New Mosquito Traps: Effort To Prevent Zika Virus

June 28, 2016

The Department of Health’s Vector Control team today [June 28] announced that it will be piloting the In2Care Mosquito Trap in Bermuda in the ongoing campaign to control mosquitoes.

“Bermuda is currently Zika free. As part of a concerted effort to keep the island Zika free, these new mosquito traps are designed to specifically attract the Aedes mosquito, which is the carrier and vector for Zika,” a spokesperson said.

“The trap offers an ideal spot for the mosquito to lay her eggs: it is dark and utilizes an odor lure. Once the female adult mosquito lands in the trap she is exposed to substances that are lethal to her and to her larvae [wig-wags].

aedes-albopictus Bermuda June 28 2016 TC

Armell Thomas, the programme manager for Vector Control and Port Health, said: “We have ordered a number of these traps and will place them in various parts of the island. We have one of the best mosquito programmes in the world and this new trap will further enhance our efforts.”

Minister of Health and Seniors, Jeanne Atherden said: “It is important to prevent mosquito-borne illnesses from taking hold in Bermuda, not just for our residents but for tourists choosing a destination and international business travelers who visit the island.

“Fortunately, Vector Control is well versed in preventative measures like the one we are introducing today and has a robust monitoring programme, but we must all do our part to keep Bermuda Zika free.”

The Department of Health  said they have been engaged on several fronts in the effort to keep Bermuda Zika virus free:

  • Collaborating with customs/immigration for port health travel monitoring
  • Performing heightened mosquito surveillance and door to door checks of properties for standing water and mosquito breeding – enhanced mosquito control education in the community
  • Partnered with the Caribbean Public Health Agency for Zap-a-quito game App
  • Close liaison and planning between the Ministry’s Epidemiology unit and BHB’s infection control
  • Providing advice to individuals and groups travelling to high risk areas on how to prevent Zika and what to do if affected to reduce the risk of introducing Zika to Bermuda
  • Media advisories on Zika for travelers are posted on the portal

Everyone can contribute to keeping Bermuda Zika free by controlling mosquitoes around their homes and workplaces. Residents must keep their environments mosquito free and inspect their property and empty standing water on a regular basis, especially after we have heavy rains. Buckets, spare tires, plant pots and fish ponds must be carefully managed.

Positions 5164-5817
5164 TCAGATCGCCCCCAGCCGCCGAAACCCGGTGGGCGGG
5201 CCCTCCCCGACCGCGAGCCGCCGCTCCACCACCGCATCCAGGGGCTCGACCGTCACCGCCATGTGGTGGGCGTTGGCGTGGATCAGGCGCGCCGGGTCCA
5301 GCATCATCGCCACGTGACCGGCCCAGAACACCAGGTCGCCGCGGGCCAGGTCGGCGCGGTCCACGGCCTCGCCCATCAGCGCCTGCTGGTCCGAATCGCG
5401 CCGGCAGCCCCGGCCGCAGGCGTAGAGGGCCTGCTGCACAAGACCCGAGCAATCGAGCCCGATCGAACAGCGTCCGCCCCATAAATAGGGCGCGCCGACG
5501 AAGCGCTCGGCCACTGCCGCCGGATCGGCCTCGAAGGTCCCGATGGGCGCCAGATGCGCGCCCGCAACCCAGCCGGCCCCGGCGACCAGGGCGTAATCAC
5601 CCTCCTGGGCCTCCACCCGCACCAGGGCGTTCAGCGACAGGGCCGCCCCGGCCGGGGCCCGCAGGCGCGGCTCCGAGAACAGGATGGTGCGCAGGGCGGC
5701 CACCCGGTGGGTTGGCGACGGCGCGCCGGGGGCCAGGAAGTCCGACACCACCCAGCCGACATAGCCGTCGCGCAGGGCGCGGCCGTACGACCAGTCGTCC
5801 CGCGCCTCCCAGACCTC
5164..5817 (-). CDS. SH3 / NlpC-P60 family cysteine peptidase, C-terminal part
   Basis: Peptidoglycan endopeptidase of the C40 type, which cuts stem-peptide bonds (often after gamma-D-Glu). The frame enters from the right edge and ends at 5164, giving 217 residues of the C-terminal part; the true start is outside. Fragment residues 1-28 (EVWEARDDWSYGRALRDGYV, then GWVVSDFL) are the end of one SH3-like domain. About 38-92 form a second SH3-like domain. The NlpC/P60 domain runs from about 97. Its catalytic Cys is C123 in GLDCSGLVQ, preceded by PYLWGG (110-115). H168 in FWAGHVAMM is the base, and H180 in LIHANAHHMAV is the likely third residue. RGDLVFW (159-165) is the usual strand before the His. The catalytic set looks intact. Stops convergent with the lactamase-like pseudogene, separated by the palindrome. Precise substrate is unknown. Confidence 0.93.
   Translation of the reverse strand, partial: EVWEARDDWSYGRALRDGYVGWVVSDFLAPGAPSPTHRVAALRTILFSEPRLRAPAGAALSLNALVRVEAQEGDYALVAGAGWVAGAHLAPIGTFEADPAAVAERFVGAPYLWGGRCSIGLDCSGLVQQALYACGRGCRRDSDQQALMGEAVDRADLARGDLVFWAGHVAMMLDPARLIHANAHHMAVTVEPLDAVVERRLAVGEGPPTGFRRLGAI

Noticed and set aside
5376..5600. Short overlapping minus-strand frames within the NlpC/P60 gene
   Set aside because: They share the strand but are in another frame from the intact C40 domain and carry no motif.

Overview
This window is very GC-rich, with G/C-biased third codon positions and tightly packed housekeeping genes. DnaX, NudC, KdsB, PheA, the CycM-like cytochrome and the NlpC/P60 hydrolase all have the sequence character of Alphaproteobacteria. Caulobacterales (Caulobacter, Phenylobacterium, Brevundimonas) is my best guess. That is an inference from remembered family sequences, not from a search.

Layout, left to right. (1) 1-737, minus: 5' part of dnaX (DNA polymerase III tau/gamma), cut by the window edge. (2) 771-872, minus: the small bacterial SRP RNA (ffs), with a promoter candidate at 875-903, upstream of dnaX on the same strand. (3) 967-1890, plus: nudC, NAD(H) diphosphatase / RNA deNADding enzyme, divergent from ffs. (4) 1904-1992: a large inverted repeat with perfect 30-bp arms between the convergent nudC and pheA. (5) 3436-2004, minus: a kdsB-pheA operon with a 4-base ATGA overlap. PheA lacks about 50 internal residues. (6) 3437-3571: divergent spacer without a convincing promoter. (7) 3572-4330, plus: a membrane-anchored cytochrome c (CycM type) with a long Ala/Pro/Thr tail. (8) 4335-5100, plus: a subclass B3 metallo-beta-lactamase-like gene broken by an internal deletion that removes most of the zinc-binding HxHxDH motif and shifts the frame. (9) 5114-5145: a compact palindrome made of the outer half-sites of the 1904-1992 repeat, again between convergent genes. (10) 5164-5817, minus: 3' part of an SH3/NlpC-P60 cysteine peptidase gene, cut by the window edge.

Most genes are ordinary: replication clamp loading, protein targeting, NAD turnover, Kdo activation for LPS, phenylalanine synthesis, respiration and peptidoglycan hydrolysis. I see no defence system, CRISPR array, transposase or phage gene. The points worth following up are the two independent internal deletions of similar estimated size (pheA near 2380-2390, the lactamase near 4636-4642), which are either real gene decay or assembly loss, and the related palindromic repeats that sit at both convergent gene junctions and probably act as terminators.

Mr. Thomas added: “Check your property and eliminate all standing water and call Vector Control for assistance if you are being bitten. Bermuda is at risk for Zika – we must all work to keep Bermuda Zika free.”

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Comments (9)

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  1. I might be Kevin says:

    If these are a success, they should be sold throughout Bermuda. I would love one in my yard. We make sure any possible breeding grounds are thwarted but still have a mosquito problem.

    Those pesky neighbors haha.

    • I might be Kevin says:

      Looking at this video, although very informative, doesn’t instill confidence in me about this product for some reason. Seems really new and untested. I did some research and found some other products that seem more suited for ‘Island wide’ mosquito control.

      The three main mosquito trap brands in the following article seem more superior to a “water filled plant pot with nice mosquito perfume and deadly gauze”.

      Have a read.

      Anything that kills mosquitoes is GREAT and I am no scientist or expert on mosquitoes so I must put my trust in the DOH and Vector Control

  2. Bermuda says:

    Very happy to see that we are taking proactive measures to help prevent Zika here! I had the pleasure of meeting the “mosquito man” once during his rounds and he really knows his stuff :)

  3. Plants says:

    Along some parts of the railway there are bromeliad plants that collect water and provide a breeding ground for mosquitoes. My grandpa had some of these plants, and was asked to remove them. There are a huge number of them on the trail near Lantana’s gate.

    • Legalgal says:

      But most palms etc. Collect water and are breeding grounds. Cayman aggressively crop sprays but goodness knows what damage that does!

  4. Senior says:

    How about the Paget Marsh near to the SPCA – it provides a huge mosquito breeding ground!

  5. Keepin' it Real!...4Real! says:

    Other than travellers…We won’t have zika until they start injecting it.